ORDER DENYING PETITIONER'S MOTION FOR STAY AND ABEYANCE WITHOUT PREJUDICE ECF No. 1
STANLEY A. BOONE, Magistrate Judge.
Petitioner is proceeding with a petition for writ of habeas corpus pursuant to 28 U.S.C. § 2254. Petitioner is represented by David Mugridge, Esq.
On June 13, 2013, pursuant to 28 U.S.C. § 636(c)(1), Petitioner consented to the jurisdiction of the United States magistrate judge. Local Rule 305(b).
Petitioner filed the instant petition for writ of habeas corpus on May 29, 2013, along with a motion for a stay pending exhaustion of unexhausted claims in state court.
There are two different procedures to hold a petition in abeyance in federal court. In Rhines v. Weber , 544 U.S. 269 (2005), the Supreme Court held that a district court has discretion to stay a mixed petition to allow a petitioner to present his unexhausted claims to the state court in the first instance and then to return to federal court for review of his perfected petition. The Supreme Court noted that, while the procedure should be "available only in limited circumstances, " it "likely would be an abuse of discretion for a district court to deny a stay and to dismiss a mixed petition if the petitioner had good cause for his failure to exhaust, his unexhausted claims are potentially meritorious, and there is no indication that the petitioner engaged in intentionally dilatory litigation tactics." Id. at 278. The Ninth Circuit has held that the Rhines "good cause" standard does not require a petitioner to show that "extraordinary circumstances" prohibited him from exhausting his claims. See Jackson v. Roe , 425 F.3d 654, 661-662 (9th Cir. 2005).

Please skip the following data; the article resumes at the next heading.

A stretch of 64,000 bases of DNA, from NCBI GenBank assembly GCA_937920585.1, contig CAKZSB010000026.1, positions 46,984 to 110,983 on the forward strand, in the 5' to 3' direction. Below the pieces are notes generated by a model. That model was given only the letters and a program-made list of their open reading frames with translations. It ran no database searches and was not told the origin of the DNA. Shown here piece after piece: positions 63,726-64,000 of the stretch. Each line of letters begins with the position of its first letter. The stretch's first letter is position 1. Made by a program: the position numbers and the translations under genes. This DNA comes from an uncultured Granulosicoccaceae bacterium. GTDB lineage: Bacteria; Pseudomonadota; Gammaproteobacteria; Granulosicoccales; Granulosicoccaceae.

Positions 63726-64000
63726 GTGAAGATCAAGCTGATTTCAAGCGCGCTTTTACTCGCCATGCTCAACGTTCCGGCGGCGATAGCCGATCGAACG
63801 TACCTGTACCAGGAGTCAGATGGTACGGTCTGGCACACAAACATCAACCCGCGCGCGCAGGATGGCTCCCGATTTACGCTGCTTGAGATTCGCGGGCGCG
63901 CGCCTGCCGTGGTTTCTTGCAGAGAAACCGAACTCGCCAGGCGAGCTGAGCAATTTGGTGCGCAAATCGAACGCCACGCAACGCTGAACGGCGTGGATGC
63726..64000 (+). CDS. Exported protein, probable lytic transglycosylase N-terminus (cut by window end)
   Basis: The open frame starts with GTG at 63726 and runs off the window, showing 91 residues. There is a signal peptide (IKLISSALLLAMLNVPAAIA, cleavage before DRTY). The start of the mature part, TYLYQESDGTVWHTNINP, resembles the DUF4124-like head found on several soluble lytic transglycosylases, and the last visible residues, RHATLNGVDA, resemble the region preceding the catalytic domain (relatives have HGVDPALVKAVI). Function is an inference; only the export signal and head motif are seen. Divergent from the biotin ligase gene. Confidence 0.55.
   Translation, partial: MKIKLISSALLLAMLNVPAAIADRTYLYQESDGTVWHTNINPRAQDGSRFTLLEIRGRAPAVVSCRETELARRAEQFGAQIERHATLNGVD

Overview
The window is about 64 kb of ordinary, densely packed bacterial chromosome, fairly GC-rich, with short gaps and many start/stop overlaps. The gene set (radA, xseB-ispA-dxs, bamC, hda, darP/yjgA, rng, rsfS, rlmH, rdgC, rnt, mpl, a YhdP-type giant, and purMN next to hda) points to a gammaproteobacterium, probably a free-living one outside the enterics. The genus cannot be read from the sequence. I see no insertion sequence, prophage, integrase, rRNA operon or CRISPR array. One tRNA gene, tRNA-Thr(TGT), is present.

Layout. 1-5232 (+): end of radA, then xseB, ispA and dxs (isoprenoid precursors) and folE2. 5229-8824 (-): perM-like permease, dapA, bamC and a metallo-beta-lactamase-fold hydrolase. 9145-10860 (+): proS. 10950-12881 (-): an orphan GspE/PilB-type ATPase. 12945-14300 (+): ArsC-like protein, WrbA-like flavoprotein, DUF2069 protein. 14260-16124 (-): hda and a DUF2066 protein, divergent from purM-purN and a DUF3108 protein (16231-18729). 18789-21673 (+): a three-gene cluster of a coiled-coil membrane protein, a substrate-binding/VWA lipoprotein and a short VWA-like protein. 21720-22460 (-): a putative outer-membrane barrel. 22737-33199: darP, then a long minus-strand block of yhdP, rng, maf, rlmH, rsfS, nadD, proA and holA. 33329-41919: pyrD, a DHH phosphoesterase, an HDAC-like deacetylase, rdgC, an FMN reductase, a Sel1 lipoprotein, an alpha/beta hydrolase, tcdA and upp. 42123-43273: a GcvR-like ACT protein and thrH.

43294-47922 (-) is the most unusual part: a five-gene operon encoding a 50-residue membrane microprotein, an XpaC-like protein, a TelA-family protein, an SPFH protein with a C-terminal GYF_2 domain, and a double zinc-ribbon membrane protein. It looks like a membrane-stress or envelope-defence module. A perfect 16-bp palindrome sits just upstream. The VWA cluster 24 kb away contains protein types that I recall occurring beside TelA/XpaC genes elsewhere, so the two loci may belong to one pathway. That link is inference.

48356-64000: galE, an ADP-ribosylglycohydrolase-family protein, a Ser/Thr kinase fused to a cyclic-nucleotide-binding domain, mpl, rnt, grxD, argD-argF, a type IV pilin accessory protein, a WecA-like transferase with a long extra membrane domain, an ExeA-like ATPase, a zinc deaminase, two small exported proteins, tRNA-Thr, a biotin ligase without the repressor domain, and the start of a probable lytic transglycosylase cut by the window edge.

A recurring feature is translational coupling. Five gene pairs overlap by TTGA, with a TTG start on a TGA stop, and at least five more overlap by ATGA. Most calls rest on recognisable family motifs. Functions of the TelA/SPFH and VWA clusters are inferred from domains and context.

A petition may also be stayed pursuant to the procedure set forth by the Ninth Circuit in Kelly v. Small , 315 F.3d 1063 (9th Cir. 2003). Under this three-step procedure: 1) the petitioner files an amended petition deleting the unexhausted claims; 2) the district court stays and holds in abeyance the fully exhausted petition; and 3) the petitioner later amends the petition to include the newly exhausted claims. See King v. Ryan , 564 F.3d 1133, 1135 (9th Cir. 2009). However, the amendment is only allowed if the additional claims are timely. Id. at 1140-41.
Petitioner seeks a stay under Rhines. In his direct appeal, Petitioner raised the following claims: (1) ineffective assistance of counsel; (2) judicial complacency and incompetence; and (3) prosecutorial misconduct. (Pet., Ex. A.) The claims were denied on the merits by the state court.
In the instant federal petition, Petitioner raises the following three claims: (1) the state court adjudication resulted in a decision contrary to clearly established principles of federal law as established by the United States Supreme Court and therefore petitioner is justified in seeking relief under the applicable AEDPA standards; (2) petitioner was denied his constitutional right to a fair trial due to the ineffective assistance of defense counsel; and (3) judicial complacency and prosecutorial misconduct combined to deny petitioner a fundamentally fair trial. (Pet. at 33-69.)
On December 9, 2011, the California Court of Appeal affirmed Petitioner's conviction. (Pet., Ex. A.) On January 23, 2012, Petitioner filed a petition for review in the California Supreme Court. The petition was denied on February 29, 2012. (Pet., Ex. B.)
On March 8, 2013, Petitioner filed a petition for writ of habeas corpus in the Appellate Division of the Mariposa County Superior Court. (Pet., Ex. C.) The petition was denied on April 4, 2013.
On April 25, 2013, Petitioner filed a petition for writ of habeas corpus in the California Supreme Court. The petition is currently pending ...